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Wave solder flow over back plate

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#68259

Wave solder flow over back plate | 20 February, 2013

A question for all you wave experts out there:

We run our wave with a constant flow over the back plate. I know it's recommended that we set the back plate so that the solder sits just at the top of the back plate with surface tension keeping it from flowing over until a PCB/pallet hits the wave and the solder cascades over. What is the basis for this? Is it just so we get the proper dwell time?

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#68265

Wave solder flow over back plate | 21 February, 2013

The backflow in the wave started to become very important with the development of no-clean/no residue fluxes. These fluxes don’t have (or at least shouldn’t have) rosin, resin or other vehicles in the formulation which encapsulate surface oxides from the wave. The way you describe in the post is the ideal setting for the backflow, but if you have a wave where these settings are not possible it’s better to have an ongoing backflow than no backflow at all at least when using no- or low residue fluxes.

Function of the back flow with no residue fluxes: A. Remove surface oxides away from the board. B. excess flux is drained away from the board by the solder surface. C. Physical peel back of solder to minimize shorts.

For more on this see papers below (written in the begin 90’s but still valid today).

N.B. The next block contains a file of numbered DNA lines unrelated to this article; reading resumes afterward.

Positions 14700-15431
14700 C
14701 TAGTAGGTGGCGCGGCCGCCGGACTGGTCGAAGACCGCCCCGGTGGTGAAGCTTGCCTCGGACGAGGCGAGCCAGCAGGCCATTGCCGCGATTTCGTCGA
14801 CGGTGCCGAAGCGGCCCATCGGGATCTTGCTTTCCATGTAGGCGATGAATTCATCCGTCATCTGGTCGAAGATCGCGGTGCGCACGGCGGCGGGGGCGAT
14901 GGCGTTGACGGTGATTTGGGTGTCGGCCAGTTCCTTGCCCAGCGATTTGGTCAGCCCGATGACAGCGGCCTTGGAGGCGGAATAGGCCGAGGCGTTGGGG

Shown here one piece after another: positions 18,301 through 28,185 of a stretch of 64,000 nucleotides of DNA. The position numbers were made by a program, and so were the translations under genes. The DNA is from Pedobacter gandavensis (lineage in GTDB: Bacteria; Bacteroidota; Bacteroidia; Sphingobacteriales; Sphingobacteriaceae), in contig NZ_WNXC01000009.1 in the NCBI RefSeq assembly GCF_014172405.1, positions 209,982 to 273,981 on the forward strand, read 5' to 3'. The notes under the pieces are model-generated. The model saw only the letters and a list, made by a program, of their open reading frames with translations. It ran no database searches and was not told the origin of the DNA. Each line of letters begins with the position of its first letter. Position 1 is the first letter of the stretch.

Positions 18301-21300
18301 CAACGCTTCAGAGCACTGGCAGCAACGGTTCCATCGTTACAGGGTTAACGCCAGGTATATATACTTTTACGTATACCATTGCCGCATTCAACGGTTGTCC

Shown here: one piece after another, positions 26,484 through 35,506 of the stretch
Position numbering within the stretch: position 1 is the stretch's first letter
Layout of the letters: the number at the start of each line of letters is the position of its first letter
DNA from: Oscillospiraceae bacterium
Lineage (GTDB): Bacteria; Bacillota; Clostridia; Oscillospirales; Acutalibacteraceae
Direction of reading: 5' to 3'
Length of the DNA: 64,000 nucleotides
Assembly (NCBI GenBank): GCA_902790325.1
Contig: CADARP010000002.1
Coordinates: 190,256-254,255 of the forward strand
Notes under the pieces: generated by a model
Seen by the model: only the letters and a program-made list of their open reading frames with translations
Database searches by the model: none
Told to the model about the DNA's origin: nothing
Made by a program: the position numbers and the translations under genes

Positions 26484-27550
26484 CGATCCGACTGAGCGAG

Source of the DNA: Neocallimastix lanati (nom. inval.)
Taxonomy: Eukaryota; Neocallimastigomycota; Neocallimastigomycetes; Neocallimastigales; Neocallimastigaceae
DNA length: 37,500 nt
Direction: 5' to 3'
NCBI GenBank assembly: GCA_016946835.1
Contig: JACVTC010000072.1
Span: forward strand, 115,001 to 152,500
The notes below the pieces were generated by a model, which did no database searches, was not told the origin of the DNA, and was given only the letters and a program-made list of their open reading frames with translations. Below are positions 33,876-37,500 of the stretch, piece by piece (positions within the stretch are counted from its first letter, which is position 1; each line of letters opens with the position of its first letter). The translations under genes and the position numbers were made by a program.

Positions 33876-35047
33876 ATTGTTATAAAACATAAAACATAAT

http://www.interfluxusa.com/Technical/No-Residue_implementation.htm

http://www.interfluxusa.com/Technical/No-Residue_Paper.htm

I wrote this reply in a hurry if it didn’t answer your question let me know.

Patrick

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Pete B

#68268

Wave solder flow over back plate | 21 February, 2013

We agree with all of what Patrick has said. Hopefully your equipment is capable of the ideal setup you describe with no back flow until the product hits the wave and then back flow until the product emerges the other side.

One other reason to strive to achieve the ideal setup is that minimising back flow when product is not present significantly reduces dross generation (unless you have Nitrogen).

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#68277

Wave solder flow over back plate | 22 February, 2013

Pete,

It would even be better if the wave machine manufacturers would add a feature that allows the wave to drop in rpm when a board passed the wave, and slowly get the wave back to normal rpm when a new board approaches. This would be like a reset for the backflow every time boards approach the wave and would also further reduce oxidation in a regular (no nitrogen) environment.

Patrick Bruneel Interflux USA, Inc.

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#68278

Wave solder flow over back plate | 22 February, 2013

Our new Soltec Delta 3 has this feature (they call it mainwave pushup) where you can add up to 60 rpm to the pump after the leading edge passes over the wave. Unfortunately, our old Delta Wave doesn't have this feature.

Ideally we'd like to set it up with no flow over the back plate until the pallet hits it, but since we vary the lead clearance (and therefore the pump speed to get the solder at the right height) this would necessitate constant back plate height adjustments. That's not really an option for us.

The whole reason I was looking in to this was because we are having a hole fill problem on a handful of assemblies, but it doesn't sound like constant flow over the back plate would have any affect on that. Time to look elsewhere...

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#68281

Wave solder flow over back plate | 22 February, 2013

Caurbach,

Higher preheat and longer dwelltime will fix your problem.

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